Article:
The Camden International Film Festival has announced the winners of the 2018 CIFF, which ran Sept. 13 to 16 in Camden, Rockport and Rockland.

The documentary film industry once again converged in Midcoast Maine for the fest’s 14th edition. CIFF presented 37 features, 43 short films, one episodic series and 20 virtual reality and immersive experiences from more than 30 countries. Recognized as one of the top documentary film festivals in the world, CIFF saw a 20 percent rise in submissions from 2017, while attendance of filmmakers, industry and passholders was at a record high this year.

Half of the works in every category were directed or co-directed by women, making it the first United States film festival to achieve full gender parity in its programming. And, in keeping with CIFF’s mission to discover and foster rising talent, half of the films were made by first- or second-time filmmakers.

The festival presented three world premieres by award-winning filmmakers: Kahlil Hudson and Alex Jablonski’s “Young Men And Fire”; Lana Wilson’s series “The Cure for Fear”; and Jane Gillooly’s “Where the Pavement Ends.” Seventeen features from the program also had their North American or U.S. premieres including “Divide and Conquer: The Story of Roger Ailes,” “What Is Democracy,” “The Truth About Killer Robots” and Locarno winner “Fausto,” along with Karlovy Vary winners “Walden” and “Putin’s Witnesses.”

The Points North Forum ran concurrently, bringing together the documentary film community and audiences with an impressive cross-section of high profile industry attendees. Workshops, master classes and panel discussions presented numerous opportunities to connect, both formally and informally, with the documentary film industry’s most accomplished storytellers and influential decision makers.

Renowned iconoclast Russian filmmaker Vitaly Mansky presented a master class on his filmmaking techniques, while several other discussions centered around the new Points North Agora: a series of informal yet rigorous conversations about the role of documentary, journalism and co-creation models in this age of murky realities, post-truth and political polarization. Speakers included Astra Taylor (“What Is Democracy?”), Alexis Bloom and Alex Gibney (“Divide and Conquer”) and Maxim Pozdorovkin (“Killer Robots”).

On the festival’s final day, CIFF hosted its annual Awards Ceremony, presenting four awards for documentary features and one for a documentary short, in addition to its Points North Pitch Award. In the Pitch, the six teams of Points North Fellows who worked with industry members in a year-long mentorship, presented their feature documentary works-in-progress to a top-level panel of funders, producers and broadcasters — all before a live audience at the Camden Opera House. For the second year, Showtime Documentary Films was the Presenting Sponsor of the Fellowship.

New this year, nearly 500 audience members at the pitch had an opportunity to contribute to a live crowdfunding campaign, which brought in $6,349 in direct funding to the projects. As part of a new partnership with Chicago Media Project, all six Points North Fellows will also have an opportunity to participate in a second public pitch session at CMP’s DOC10 Film Festival in April.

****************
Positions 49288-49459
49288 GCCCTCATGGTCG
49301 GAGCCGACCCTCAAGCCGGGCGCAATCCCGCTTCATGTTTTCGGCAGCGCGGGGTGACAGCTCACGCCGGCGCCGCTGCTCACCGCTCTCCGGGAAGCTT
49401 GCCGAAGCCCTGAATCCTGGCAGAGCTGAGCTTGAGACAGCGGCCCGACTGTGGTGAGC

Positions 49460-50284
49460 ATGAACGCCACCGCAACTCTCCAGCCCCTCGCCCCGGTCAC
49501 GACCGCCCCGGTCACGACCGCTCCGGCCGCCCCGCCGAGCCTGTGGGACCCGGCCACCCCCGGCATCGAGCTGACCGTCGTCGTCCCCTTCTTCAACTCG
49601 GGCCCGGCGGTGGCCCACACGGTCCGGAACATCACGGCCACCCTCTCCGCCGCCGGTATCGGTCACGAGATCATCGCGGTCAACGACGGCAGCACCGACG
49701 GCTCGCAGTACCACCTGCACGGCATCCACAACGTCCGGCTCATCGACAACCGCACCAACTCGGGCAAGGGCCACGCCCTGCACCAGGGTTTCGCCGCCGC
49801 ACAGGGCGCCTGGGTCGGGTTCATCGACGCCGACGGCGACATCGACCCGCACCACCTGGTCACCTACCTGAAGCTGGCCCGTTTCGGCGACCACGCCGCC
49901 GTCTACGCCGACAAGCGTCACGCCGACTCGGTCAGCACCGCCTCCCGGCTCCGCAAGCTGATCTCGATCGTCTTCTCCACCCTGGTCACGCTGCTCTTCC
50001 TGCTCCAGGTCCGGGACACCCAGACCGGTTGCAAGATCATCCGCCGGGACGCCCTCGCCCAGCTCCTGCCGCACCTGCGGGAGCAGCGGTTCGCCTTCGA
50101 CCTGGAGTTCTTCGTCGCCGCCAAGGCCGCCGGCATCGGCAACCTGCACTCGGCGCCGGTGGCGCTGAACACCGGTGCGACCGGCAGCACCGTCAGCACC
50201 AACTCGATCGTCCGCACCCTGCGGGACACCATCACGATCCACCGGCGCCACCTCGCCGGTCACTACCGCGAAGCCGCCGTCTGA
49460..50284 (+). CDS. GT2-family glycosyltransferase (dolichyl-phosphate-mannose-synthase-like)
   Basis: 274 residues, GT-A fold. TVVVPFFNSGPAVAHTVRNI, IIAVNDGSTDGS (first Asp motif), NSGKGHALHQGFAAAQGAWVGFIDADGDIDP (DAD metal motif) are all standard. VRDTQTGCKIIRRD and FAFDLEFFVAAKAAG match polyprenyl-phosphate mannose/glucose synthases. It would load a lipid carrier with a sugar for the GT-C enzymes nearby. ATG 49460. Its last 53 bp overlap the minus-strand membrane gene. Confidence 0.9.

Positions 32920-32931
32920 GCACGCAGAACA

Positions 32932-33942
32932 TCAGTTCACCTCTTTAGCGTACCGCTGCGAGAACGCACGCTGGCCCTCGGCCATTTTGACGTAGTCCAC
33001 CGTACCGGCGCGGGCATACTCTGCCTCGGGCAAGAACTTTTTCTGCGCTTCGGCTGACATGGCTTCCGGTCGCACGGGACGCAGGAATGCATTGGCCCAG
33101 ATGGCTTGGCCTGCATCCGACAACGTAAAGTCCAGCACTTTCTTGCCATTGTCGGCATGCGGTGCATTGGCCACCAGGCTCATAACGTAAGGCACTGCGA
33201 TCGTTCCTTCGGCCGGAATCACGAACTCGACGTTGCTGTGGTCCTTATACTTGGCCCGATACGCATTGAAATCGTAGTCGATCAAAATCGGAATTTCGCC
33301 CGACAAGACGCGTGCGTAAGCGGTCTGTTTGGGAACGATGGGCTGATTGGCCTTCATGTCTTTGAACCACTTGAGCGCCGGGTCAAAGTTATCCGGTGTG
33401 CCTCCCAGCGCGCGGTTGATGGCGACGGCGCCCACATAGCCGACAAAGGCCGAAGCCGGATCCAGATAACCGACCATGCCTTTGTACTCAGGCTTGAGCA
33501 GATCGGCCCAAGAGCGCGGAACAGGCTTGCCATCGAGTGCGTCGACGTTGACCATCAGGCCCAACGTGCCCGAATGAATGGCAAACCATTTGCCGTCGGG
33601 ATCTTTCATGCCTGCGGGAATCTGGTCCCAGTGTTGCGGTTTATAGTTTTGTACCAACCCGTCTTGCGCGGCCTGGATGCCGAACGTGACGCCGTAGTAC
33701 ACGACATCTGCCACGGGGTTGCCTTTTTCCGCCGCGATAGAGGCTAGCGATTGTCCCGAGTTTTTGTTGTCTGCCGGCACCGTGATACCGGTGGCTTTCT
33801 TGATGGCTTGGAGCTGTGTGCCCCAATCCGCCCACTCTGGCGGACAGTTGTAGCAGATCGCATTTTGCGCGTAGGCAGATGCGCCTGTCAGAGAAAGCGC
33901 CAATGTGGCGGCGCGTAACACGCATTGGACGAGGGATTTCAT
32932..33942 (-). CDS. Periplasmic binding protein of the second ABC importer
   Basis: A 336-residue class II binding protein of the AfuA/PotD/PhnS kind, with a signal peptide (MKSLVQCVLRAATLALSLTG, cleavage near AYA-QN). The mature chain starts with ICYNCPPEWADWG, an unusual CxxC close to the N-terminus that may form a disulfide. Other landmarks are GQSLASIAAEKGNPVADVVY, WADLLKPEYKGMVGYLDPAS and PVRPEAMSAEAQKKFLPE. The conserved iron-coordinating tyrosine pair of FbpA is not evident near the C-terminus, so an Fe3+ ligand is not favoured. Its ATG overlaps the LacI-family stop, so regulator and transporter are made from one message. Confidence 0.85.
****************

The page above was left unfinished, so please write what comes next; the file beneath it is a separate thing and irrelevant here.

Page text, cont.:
This year’s Points North Pitch Award, which included in-kind post-production services from Boston-based Modulus Studios, went to director Sierra Urich’s work-in-progress feature documentary “Joonam.”

CIFF is an Oscar-qualifying festival for short films, and the winner of the Camden Cartel Award for Best Short is eligible to enter the Academy of Motion Picture Arts and Sciences’ Documentary Short Subject competition. This year’s winner is “Circle” by Jayisha Patel. The runner-up was David Freid’s “Guns Found Here.”

For the fourth year, CIFF collaborated with long-time partner Documentary Educational Resources to present the John Marshall Award for Contemporary Ethnographic Media. The jury of Alice Apley (Documentary Educational Resources), Alijah Case (Documentary Educational Resources), Ilisa Barbash (producer/director), Ernst Karel (sound artist), Irina Leimbacher (critic, educator) and Maple Razsa (anthropologist, filmmaker) awarded this year’s John Marshall Award to Ramell Ross’s “Hale County This Morning.”

Jurors Enat Sidi (editor), Meghan Monsour (creative director of Ambulante Film Festival) and Sean Farnel (producer) awarded the 2018 Cinematic Vision Award to Vadym Ilkov’s “My Father Is My Mother’s Brother,” with Special Jury Mention going to “Exit Music,” directed by Cameron Mullenneaux. The jury noted, “Surprising, tender and quietly profound, ‘My Father Is My Mother’s Brother’ is non-fiction filmmaking at its finest. A raw, creative, and unconventional family portrait.”

This year’s jury of Andrea Meditch (producer), Justine Nagan (“POV”) and Talal Derki (filmmaker, “Of Fathers and Sons”) awarded the 2018 Harrell Award for Best Documentary Feature to “On Her Shoulders,” directed by Alexandria Bombach, “For using an intimate but respectful gaze to convey suffering through subtle gestures and the use of silence. The film captures the weight of bearing witness by allowing the protagonist to speak for herself. ‘On Her Shoulders’ transforms a traumatic personal experience into a realization of horrifying and memorable collective responsibility.”

The Harrell Jury awarded two Special Mentions, to Vitaly Mansky’s “Putin’s Witnesses” and James Longley’s “Angels Are Made of Light.”

The 2018 Camden International Film Festival Audience Award sponsored by Sylvia A. de Leon and Lynn Coleman went to Assia Boundaoui’s “The Feeling of Being Watched.”

Camden International Film Festival also announced that the 15th edition of the festival will take place Sept. 12 through 15, 2019. Submissions will open in January. For more information, visit

Courier Publications’ A&E Editor Dagney C. Ernest can be reached at (207) 594-4401, ext. 115; or